Malala Yousafzai has called for a state of emergency for education to be declared in Nigeria.
On Monday, the 20-year-old Nobel Prize winner met with the acting president of Nigeria, Prof. Yemi Osinbajo, to discuss the importance of investing in children’s education in the region.
The human rights activist is visiting the West African country as part of her #GirlPowerTrip, where she plans to visit Africa, North America, the Middle East, Latin America and Europe in order to meet girls and learn about their fight to go to school.
According to UNICEF, more than 8 million primary school aged children are out of school in Nigeria. In north-east Nigeria alone, 2.9 million people are in need of education due to the ongoing humanitarian crisis. That’s a population almost the same size as Abuja. Around one in three girls of primary school age are out of school.
This is a massive emergency, the impact of which can only be measured in loss of potential. Of potential economic gains. Of potential health gains. Of potential innovators and world leaders.
An additional year of schooling for girls is estimated to result in almost a 12% increase in wages. This impact is not as visible or immediate as other emergencies, like a war or a flood. But no less urgent. This is what makes the emergency even more alarming: it’s quietly stealing the enormous potential of each and every one of us – of Nigeria.
ONE wholeheartedly supports this call and hope it will prompt a nationwide response commensurate with the size and scope of this crisis.
To start, the Nigerian government must take concrete steps to make education work for every girl, and every child, by breaking every barrier, monitoring every outcome, connecting every classroom and investing in every teacher. In practice, that means Nigeria must update its education sector plan to include the following reforms:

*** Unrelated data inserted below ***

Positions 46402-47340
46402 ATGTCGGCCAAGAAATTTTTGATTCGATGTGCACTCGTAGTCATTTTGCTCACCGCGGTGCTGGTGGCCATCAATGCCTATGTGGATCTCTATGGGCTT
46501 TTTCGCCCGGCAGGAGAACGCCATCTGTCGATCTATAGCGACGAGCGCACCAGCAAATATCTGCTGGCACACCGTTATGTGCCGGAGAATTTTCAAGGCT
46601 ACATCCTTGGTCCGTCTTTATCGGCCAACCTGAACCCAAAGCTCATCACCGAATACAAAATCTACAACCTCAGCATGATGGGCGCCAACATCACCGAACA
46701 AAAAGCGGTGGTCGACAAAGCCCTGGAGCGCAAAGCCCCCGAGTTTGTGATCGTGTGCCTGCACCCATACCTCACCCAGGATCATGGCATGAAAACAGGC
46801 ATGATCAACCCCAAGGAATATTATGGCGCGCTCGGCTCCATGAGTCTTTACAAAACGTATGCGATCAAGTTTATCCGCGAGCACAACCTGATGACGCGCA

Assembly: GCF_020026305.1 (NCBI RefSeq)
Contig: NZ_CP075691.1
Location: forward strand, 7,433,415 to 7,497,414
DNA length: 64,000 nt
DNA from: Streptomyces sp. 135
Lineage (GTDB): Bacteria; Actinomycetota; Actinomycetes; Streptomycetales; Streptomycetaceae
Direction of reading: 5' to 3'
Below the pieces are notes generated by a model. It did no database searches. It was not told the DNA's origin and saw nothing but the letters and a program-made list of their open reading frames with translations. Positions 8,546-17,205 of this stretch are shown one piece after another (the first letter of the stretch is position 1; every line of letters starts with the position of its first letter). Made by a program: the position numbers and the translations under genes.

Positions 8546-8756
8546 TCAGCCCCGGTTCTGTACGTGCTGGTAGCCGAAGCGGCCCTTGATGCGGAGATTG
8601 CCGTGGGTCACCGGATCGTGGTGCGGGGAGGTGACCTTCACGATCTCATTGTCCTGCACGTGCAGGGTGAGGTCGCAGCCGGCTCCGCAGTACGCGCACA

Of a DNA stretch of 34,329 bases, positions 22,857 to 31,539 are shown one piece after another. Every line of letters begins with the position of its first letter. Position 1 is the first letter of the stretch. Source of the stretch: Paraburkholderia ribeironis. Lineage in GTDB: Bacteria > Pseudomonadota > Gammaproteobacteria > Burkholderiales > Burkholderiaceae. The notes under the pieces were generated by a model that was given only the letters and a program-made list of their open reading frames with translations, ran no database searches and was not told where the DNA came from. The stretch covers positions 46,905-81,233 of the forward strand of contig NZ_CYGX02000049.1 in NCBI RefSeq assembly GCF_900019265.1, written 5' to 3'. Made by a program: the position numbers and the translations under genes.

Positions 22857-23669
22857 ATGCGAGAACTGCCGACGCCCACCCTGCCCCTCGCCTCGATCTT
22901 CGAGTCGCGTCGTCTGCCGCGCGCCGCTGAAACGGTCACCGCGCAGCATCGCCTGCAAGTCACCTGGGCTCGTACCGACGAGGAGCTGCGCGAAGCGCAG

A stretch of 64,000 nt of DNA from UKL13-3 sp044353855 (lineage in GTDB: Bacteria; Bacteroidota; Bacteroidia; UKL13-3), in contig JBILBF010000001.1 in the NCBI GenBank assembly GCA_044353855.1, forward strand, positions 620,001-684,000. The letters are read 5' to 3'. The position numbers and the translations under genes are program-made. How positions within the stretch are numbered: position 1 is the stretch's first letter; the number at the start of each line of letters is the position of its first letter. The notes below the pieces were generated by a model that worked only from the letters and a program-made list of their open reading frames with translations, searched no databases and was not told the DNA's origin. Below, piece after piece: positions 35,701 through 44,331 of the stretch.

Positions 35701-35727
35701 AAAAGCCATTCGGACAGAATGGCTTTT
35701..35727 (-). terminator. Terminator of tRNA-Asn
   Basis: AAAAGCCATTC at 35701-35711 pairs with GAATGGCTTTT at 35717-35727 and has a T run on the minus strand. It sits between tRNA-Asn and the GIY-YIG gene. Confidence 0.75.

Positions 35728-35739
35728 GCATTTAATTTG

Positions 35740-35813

Monitor every outcome – The Nigerian Federal Ministry of Education (FME) and the National Bureau of Statistics (NBS) should invest in collecting and publishing disaggregated education data from the state and local government on a regular basis. Good quality data is imperative if we are to address this crisis.
Break every barrier – The Minister of Education should lead a thorough multi-stakeholder investigation to assess the greatest barriers that keep girls out of school, and learning once they are in school – focusing on the poorest, most marginalised and those in conflict affected areas.
Invest in every teacher – Teachers must have the training, qualifications and support they need to ensure engaging content is accessible to all students.
Connect every classroom – Innovative technology should be adopted to address the scope of the educational challenges in Nigeria and provide additional opportunities for learning.
We #StandwithMalala and support her request to make education a state of emergency in Nigeria.